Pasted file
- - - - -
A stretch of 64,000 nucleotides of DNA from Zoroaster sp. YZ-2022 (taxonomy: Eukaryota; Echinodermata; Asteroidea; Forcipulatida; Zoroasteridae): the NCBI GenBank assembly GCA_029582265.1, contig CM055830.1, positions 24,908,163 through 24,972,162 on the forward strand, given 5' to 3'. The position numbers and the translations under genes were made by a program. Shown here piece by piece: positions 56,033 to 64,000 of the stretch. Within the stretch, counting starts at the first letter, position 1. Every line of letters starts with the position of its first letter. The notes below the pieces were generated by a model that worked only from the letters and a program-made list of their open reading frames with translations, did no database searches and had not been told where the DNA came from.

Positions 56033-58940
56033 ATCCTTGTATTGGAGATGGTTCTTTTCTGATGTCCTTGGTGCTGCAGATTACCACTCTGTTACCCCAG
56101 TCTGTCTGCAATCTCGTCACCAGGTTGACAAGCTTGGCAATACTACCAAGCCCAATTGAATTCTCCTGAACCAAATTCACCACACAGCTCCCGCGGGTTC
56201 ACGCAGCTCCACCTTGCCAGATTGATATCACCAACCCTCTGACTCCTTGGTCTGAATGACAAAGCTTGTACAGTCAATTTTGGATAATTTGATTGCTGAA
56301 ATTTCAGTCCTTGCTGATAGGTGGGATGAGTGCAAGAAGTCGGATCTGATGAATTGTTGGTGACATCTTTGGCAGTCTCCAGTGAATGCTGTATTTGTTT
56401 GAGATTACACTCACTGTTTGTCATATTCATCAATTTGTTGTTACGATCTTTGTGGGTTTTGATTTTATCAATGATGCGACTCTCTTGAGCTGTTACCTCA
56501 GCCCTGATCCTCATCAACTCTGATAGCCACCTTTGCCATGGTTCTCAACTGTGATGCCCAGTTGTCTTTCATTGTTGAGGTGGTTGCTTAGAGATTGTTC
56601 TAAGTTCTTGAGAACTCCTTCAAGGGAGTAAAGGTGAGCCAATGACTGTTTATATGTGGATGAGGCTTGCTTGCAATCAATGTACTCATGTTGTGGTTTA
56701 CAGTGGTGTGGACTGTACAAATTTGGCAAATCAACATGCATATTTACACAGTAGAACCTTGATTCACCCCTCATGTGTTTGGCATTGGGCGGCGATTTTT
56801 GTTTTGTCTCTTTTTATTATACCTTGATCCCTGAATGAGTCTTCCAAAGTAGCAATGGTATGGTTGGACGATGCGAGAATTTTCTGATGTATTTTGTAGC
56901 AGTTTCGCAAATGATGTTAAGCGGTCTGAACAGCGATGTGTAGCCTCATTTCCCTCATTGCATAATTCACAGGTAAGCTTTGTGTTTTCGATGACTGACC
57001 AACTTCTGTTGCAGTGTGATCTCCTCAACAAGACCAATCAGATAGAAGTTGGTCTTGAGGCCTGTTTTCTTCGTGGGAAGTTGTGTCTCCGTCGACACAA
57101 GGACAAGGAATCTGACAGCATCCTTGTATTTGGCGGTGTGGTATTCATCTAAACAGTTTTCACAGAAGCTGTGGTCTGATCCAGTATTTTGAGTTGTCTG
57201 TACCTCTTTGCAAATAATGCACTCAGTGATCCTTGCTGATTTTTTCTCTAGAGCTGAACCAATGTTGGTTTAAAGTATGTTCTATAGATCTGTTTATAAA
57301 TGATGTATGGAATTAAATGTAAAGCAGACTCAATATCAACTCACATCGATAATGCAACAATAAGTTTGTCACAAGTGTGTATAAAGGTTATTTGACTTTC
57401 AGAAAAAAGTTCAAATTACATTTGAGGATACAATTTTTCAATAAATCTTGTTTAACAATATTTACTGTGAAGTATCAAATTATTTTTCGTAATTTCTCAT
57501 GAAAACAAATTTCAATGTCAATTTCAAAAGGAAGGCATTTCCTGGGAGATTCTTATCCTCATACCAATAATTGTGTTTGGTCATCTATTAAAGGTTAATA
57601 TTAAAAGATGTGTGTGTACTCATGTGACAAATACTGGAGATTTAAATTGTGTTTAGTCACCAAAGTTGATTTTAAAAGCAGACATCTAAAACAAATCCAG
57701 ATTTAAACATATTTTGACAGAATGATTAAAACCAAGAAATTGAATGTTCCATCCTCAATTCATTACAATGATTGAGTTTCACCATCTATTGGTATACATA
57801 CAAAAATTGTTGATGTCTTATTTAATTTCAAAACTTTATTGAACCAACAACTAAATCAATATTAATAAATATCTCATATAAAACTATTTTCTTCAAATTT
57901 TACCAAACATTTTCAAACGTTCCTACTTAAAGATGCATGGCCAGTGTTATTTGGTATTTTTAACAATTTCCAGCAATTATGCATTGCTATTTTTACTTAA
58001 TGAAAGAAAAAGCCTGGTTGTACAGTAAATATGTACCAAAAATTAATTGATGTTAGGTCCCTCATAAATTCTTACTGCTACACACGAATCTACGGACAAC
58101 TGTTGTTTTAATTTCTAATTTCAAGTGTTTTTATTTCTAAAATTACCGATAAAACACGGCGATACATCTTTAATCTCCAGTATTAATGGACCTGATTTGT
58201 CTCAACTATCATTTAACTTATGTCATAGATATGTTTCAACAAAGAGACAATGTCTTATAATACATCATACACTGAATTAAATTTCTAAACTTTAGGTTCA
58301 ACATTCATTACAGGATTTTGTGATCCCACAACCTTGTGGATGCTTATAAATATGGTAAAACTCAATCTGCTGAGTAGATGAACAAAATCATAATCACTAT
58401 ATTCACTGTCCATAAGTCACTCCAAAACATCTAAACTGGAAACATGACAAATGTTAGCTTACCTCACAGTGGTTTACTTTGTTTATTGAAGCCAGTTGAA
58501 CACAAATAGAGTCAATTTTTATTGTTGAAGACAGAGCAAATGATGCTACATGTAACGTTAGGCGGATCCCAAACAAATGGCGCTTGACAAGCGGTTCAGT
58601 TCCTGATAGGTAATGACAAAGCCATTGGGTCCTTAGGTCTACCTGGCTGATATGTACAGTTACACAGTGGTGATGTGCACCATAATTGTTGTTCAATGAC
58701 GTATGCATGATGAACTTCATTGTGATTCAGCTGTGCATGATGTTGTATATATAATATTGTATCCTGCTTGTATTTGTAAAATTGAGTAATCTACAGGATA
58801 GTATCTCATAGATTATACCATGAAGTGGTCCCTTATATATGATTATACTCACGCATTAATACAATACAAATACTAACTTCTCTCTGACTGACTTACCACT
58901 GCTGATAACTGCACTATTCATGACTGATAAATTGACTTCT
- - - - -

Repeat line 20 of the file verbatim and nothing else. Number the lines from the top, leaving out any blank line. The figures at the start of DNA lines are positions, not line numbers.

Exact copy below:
57701 ATTTAAACATATTTTGACAGAATGATTAAAACCAAGAAATTGAATGTTCCATCCTCAATTCATTACAATGATTGAGTTTCACCATCTATTGGTATACATA